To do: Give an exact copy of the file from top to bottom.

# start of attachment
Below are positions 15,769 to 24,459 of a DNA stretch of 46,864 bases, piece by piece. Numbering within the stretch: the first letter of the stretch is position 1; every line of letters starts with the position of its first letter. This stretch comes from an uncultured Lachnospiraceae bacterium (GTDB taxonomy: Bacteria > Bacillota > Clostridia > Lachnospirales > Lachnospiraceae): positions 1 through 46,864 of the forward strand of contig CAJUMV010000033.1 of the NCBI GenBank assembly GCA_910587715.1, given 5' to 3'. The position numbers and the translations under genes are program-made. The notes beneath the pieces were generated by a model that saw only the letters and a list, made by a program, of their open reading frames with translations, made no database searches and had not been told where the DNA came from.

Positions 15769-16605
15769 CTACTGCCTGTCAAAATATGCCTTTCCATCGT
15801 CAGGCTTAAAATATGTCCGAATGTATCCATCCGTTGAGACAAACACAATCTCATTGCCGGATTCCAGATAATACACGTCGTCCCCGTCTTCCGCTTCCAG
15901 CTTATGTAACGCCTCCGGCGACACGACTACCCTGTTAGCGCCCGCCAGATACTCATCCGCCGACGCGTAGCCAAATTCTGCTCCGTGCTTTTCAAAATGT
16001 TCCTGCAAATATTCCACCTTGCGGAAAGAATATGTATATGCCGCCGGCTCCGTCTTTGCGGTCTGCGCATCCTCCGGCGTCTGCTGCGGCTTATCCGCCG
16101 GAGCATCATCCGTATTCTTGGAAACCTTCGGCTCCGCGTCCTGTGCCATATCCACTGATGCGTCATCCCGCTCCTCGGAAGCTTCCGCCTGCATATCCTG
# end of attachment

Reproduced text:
Below are positions 15,769 to 24,459 of a DNA stretch of 46,864 bases, piece by piece. Numbering within the stretch: the first letter of the stretch is position 1; every line of letters starts with the position of its first letter. This stretch comes from an uncultured Lachnospiraceae bacterium (GTDB taxonomy: Bacteria > Bacillota > Clostridia > Lachnospirales > Lachnospiraceae): positions 1 through 46,864 of the forward strand of contig CAJUMV010000033.1 of the NCBI GenBank assembly GCA_910587715.1, given 5' to 3'. The position numbers and the translations under genes are program-made. The notes beneath the pieces were generated by a model that saw only the letters and a list, made by a program, of their open reading frames with translations, made no database searches and had not been told where the DNA came from.

Positions 15769-16605
15769 CTACTGCCTGTCAAAATATGCCTTTCCATCGT
15801 CAGGCTTAAAATATGTCCGAATGTATCCATCCGTTGAGACAAACACAATCTCATTGCCGGATTCCAGATAATACACGTCGTCCCCGTCTTCCGCTTCCAG
15901 CTTATGTAACGCCTCCGGCGACACGACTACCCTGTTAGCGCCCGCCAGATACTCATCCGCCGACGCGTAGCCAAATTCTGCTCCGTGCTTTTCAAAATGT
16001 TCCTGCAAATATTCCACCTTGCGGAAAGAATATGTATATGCCGCCGGCTCCGTCTTTGCGGTCTGCGCATCCTCCGGCGTCTGCTGCGGCTTATCCGCCG
16101 GAGCATCATCCGTATTCTTGGAAACCTTCGGCTCCGCGTCCTGTGCCATATCCACTGATGCGTCATCCCGCTCCTCGGAAGCTTCCGCCTGCATATCCTG